Utilising AI To Adapt & Improve Current Legal PracticesUtilising AI To Adapt & Improve Current Legal Practices
Utilising AI To Adapt & Improve Current Legal Practices
May 30, 2019
by Paul Sachs
LONDON - Courts and legal teams are more overstretched than ever. Suffering from inefficiency and slow processes, thecurrent system cannot keep up with demand. A briefing by the House of Commons found that atthe end of 2017 there was a backlog of 297,000 outstandingcases in the UK Magistrates Courts, highlighting the crucial need for something tochange.
This is where artificial intelligence (AI) can offer a solution. By optimising current work flows, AI technologies provide practical support that saves time, removes drudgery and increases the reliability of the legal system.
The good news is AI is no longer considered just the prerogative of big tech companies. With Microsoft’s Azure platform, businesses of all sizes can access cognitive services and drive efficient practices within the legal sector.
More commonly understood features such as speech recognition and language detection, are joined by text analytics and image recognition. These technologies are practical, rather than futuristic, but have the potential to greatly improve the speed and delivery of justice.
To begin, a significant amount of time is spent by legal teamsanalysing and sorting through documents, often caught up in lengthydue-diligence processes before a case even enters a courtroom. AI can assist inspeeding up these proceedings. By scanning entire bundles, AI can search forspecific information, whilst also highlighting and removing duplicatedocuments. With the ability to recognise both typed and handwritten text,common shapes and even detect faces in images, this technology can cut the timeit takes to prepare a case for court.
A reliance on manual searches of paper documents requiringredaction can introduce a risk to the security of the trial system, especiallywhen dealing with highly sensitive cases. AI in comparison can ensure alldocuments within the bundle are searched and appropriately redacted. Thisremoves any instance of human error where confidential information is beinghandled.
Image and video recognition can further enhance trial preparationfor legal teams. Instead of spending hours sifting through video evidence,image-processing algorithms can be used to detect objects, scenes and activityand caption and index pictures and videos to be used as evidence in court. Bycombining this process with speech and language sensing capabilities, spokenaudio can be instantly converted into written text and evaluated for sentiment.These features speed up the exploration of evidence and free-up lawyers tofocus on the more strategic aspects of their work. They also enable a morein-depth analysis of multi-media files which can only benefit the delivery ofjustice.
Embracing AI in the courtroom can also rapidly increase the efficiencyof bilingual courts. For example, in the Middle East Judicial System, all documents brought before court arerequired to be presented in both Arabic and English. Whilst the court providesapproved translators, the high number of cases means that they are often overwhelmed,and the speed of justice is impacted.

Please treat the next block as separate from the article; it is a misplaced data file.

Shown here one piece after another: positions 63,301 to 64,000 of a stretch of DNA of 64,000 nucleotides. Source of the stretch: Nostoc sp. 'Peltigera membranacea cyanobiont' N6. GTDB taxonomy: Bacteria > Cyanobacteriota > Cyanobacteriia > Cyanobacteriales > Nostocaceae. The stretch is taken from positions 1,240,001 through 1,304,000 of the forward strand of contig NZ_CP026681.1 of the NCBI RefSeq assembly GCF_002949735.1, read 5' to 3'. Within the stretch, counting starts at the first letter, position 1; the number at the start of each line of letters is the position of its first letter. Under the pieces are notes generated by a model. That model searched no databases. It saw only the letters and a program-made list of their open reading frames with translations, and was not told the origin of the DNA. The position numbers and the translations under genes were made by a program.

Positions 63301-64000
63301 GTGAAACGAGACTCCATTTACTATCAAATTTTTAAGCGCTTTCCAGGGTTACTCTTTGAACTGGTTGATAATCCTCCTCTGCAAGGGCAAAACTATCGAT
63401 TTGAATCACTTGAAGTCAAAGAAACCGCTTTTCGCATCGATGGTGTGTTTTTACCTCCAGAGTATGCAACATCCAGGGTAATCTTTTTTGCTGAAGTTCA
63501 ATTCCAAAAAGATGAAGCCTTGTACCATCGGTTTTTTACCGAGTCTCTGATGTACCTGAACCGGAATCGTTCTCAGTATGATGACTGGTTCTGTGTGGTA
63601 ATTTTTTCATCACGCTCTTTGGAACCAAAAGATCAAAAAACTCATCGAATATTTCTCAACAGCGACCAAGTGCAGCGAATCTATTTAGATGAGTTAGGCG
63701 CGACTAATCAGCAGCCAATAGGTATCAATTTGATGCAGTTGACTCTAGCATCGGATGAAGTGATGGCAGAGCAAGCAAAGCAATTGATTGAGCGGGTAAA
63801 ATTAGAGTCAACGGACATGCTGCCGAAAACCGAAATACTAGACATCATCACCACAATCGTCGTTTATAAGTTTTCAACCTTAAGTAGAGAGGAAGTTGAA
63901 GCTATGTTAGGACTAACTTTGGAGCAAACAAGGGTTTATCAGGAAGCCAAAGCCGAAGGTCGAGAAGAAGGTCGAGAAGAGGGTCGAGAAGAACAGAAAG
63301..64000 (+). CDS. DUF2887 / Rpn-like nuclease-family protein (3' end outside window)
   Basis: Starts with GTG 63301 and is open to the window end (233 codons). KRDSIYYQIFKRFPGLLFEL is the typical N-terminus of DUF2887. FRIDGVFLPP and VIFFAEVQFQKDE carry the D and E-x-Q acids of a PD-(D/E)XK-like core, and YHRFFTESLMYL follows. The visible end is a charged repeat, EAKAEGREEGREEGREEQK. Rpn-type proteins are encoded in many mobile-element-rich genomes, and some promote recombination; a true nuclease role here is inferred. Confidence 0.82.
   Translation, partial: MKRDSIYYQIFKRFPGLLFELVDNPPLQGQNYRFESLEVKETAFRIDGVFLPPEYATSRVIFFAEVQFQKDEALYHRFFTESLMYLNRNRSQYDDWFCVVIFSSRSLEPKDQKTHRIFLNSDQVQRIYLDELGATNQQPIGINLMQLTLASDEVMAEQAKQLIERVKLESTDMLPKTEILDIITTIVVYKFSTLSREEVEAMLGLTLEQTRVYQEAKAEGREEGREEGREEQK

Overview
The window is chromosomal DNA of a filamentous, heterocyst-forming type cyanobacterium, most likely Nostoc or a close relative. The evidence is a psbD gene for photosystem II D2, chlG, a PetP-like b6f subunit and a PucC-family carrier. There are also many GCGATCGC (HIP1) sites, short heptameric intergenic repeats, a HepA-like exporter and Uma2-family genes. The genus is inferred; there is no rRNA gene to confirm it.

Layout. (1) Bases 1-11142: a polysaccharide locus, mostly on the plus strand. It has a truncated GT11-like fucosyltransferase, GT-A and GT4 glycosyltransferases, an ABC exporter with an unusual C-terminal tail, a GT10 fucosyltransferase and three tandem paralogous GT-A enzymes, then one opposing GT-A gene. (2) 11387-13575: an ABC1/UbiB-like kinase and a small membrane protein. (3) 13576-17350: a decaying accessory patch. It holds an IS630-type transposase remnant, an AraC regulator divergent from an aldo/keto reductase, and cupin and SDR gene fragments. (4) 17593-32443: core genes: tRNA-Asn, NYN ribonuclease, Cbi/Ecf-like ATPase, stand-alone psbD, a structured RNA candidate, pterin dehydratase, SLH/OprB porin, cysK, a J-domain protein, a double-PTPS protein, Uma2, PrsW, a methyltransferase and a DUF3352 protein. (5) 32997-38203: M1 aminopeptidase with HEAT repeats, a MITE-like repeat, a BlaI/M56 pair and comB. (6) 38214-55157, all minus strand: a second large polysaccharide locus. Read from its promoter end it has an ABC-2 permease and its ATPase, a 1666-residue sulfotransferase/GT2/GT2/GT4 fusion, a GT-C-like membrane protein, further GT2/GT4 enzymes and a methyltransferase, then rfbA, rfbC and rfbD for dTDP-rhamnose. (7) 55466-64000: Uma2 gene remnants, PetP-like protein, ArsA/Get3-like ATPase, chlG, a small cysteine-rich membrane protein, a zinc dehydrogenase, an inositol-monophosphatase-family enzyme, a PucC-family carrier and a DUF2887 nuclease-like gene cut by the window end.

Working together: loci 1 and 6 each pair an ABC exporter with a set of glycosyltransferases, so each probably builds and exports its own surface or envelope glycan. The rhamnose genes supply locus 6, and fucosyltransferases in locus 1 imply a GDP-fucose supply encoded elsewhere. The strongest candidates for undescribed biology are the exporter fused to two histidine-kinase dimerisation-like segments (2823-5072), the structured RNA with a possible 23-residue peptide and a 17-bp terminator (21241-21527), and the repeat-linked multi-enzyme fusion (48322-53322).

With the introduction of AI, entire documents can be translated atease. At the beginning of the year this feature was demonstrated by CaseLines ina Middle Eastern Jurisdiction when an eighty-page document was translated injust a matter of seconds. The number of man hours that this already saves as astarting point is substantial. The reviews by a member of the legal team willonly take a matter of hours, rather than days and significantly reduce the paid-formanpower attached to the process.
Claimants going before courts in the Middle East Judicial System oftenpay for their own translations in a bid to speed the process up, but thesedocuments are regularly dismissed in court as they have not been produced by anapproved source. By adopting a platform with the capacity to centrally translateentire case bundles, courts will see notable time and cost savings.
Related: Making AI work for legal firms
Going forward, new developments including the production of word maps and timelines will continue to enhance the quality and speed of justice delivered in the court room. By drawing out key themes and linking them between documents in a chronological manner, these tools will enable legal teams to understand the complexities of a case far quicker. With time in short supply, practical applications which can breakdown and map complex information almost instantaneously will become essential for everyone involved in the judicial process.
Advancements made through the rise of AI applications hold great potential for the modernisation of the legal system, but they must be centred on advancing current working practices. In the case of the legal sector, significant cuts have already been made which has left a substantial disconnect between workforce capacity and industry demand.
In such an overstretched system, AI provides a low-cost solution with the capacity to deliver a far more efficient and secure justice system. Ultimately, a successful system doesn’t replace the human element, it acts to enhance it.
Paul Sachs isa leading expert in the field of legal technology, as well as the founder andCTO of digital evidence management platform CaseLines.